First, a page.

CHURCH – Marilyn Armstrong

When we came to this Valley, I had no experience with churches, except for having been married in one.  Garry had enough to make up for both of us. We chose a church because a very serious Christian friend of mine loved it and I loved her.

Between our coming to the valley in 2000 and now, the Pastor who I like very much was driven out because he liked to talk about what was going on in the great big world but the elders wanted him to follow the old traditional format and leave reality at the door because reality didn’t belong in a church.

Pushing out that Pastor was a big mistake. Half the church decided to form a new church and that reduced the church congregation by at least a third.

Having ditched a smart (and often funny) Pastor, they decided the way to attract “young people” was to play modern music. Ditch the music many of us knew and loved. We hated it. It wasn’t even bad folk music. It was just bad. The guitarists and bongo drummers were even worse.

Springtime on the Commons

Meanwhile, they couldn’t find a new minister, so they brought in a retired minister to temporarily serve the church. He did so for about five years, but he was getting pretty old. He became a good friend. My friend, another Marilyn (she was Marilyn Baker and I was Marilyn Armstrong, so we were Marilyns A and B) was also getting on and her husband, who was a doctor, developed the symptoms for Gehrig’s Disease.

Their children, in the name of caring for the old folks decided they should move to where they lived.  This meant moving them out of the home they loved, the neighborhood they had both grown up in, and separating them from all their friends. I understand why kids do it, but it’s a bad idea. You uproot us from the places we love and the few remaining people for whom we care and we drift away. And often die.

Both Marilyn and John slipped away. First, Marilyn died. I was heart-broken. Then her husband died. The minister we cared for died. I had heart surgery and I didn’t want to go to church. I had gone because I loved Marilyn and every time we came, she was so happy to see us.

She was so intelligent, had traveled the world. We had intelligent conversations that lasted until wherever we had brunch was getting ready to serve supper. Now, with Marilyn gone and having been so sick, I couldn’t bear having everybody asking me “How are you” and knowing they didn’t want an answer. All they wanted was to see a bright smile and hear me say,  “I’m just fine, thank you.”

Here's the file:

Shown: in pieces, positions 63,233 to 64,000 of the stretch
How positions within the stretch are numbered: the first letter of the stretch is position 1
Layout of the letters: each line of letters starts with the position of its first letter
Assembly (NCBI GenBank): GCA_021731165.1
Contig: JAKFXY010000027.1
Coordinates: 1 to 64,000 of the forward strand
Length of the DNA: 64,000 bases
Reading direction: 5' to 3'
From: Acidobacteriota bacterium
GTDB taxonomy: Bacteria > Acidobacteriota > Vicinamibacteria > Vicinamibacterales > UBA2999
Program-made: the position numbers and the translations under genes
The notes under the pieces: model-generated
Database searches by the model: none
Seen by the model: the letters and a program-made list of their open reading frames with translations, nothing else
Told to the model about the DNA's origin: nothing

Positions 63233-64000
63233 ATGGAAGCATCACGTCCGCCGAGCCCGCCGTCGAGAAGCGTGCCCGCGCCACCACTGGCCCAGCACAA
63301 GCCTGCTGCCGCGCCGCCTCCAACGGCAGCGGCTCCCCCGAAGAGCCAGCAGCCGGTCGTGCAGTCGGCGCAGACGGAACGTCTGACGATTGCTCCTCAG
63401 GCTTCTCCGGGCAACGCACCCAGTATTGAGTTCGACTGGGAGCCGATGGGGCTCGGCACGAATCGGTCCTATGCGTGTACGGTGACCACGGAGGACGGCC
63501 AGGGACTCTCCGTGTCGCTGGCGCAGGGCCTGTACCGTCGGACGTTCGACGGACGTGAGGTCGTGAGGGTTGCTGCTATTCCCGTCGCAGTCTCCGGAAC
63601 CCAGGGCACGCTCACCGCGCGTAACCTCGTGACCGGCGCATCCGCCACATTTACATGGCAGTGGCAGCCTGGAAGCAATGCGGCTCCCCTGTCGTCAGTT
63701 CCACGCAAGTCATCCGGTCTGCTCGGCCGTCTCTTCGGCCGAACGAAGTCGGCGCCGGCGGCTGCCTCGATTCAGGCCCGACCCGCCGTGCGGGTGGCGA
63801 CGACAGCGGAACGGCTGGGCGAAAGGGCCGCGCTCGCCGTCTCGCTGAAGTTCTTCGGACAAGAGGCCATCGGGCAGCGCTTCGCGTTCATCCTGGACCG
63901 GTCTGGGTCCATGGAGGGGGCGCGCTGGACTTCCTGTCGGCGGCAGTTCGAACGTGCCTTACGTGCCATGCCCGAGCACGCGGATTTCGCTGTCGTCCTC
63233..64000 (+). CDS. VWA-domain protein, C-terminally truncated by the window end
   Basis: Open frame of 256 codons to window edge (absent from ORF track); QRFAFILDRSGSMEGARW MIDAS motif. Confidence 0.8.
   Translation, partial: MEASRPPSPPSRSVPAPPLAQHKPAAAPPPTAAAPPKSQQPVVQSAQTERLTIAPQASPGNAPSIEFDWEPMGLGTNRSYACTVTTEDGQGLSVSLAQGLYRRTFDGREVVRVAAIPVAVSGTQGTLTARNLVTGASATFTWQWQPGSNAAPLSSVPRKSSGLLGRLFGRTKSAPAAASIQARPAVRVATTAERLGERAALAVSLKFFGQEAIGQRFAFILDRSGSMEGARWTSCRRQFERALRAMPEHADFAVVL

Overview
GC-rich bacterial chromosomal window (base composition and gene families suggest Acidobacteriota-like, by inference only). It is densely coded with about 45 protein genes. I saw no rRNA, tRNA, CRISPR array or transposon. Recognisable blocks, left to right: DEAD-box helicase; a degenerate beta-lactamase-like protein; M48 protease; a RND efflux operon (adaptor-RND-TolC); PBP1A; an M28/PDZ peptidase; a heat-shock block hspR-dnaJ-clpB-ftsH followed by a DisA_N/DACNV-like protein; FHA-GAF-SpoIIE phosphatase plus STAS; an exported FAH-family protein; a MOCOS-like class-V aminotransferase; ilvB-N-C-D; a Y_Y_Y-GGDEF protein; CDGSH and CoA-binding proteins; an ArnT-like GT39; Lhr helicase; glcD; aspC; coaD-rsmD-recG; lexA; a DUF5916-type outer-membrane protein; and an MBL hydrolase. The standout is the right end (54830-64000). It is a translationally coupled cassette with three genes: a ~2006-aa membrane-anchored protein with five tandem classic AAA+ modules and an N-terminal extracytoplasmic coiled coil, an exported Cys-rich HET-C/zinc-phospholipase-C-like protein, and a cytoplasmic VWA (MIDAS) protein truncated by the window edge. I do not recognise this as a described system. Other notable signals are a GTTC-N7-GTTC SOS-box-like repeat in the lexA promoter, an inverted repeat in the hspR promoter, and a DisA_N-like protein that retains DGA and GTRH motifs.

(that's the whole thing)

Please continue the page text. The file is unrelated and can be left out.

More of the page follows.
No one, at church or elsewhere — other than family and best friends — really wanted to hear how you actually are. They want you to be happy and prove that a bright smile was the same as feeling fine. It isn’t.

Then came the endless battles to find a minister who would stay long enough to get the church to settle down and the nonstop quarreling between ministers who wanted the job and those to whom we offered the job who never stayed. The other pastors who were rejected, were angry and left the church. It was exhausting.

Goodwin Memorial African Methodist Episcopal Zion Church – 1910

The Elders finally budged on whether or not the minister was allowed to say anything real. It was 10 years too late for me. Garry wouldn’t go without me, even though he is the actual Christian.

I didn’t want to go. All I could see were where my friends used to sit and how empty the pews seemed. The church congregation is gradually getting older,  I just want my friends back.

Categories: Blackstone Valley, faith, Marilyn Armstrong, Photography, Religion

Tags: , , ,

13 replies

  1. Pastors come and pastors go, but friends are forever… they never leave our hearts and minds!


  2. I have always found churches, and religion, in general, hard to swallow. The first flaw in churches is people. People are weak and flawed themselves, starting with the clergymen. What right does a pastor, reverend, father, monsignor, bishop, or pope to tell anyone how to live when most of them don’t know the first thing about living.., and especially Catholic clergy. Secondly all churches claim to be speaking on behalf of God and Jesus, both of whom supposedly teach the philosophy of love.., yet all these religions practice “exclusivity” as if theirs is the only correct belief, and others be damned. If it’s true, that God is everywhere, then I have little need to find Him/Her in a building among a bigoted, narrow-minded, opinionated crowds. God if He, or She, exists,,, will see me no matter where I am. AMEN!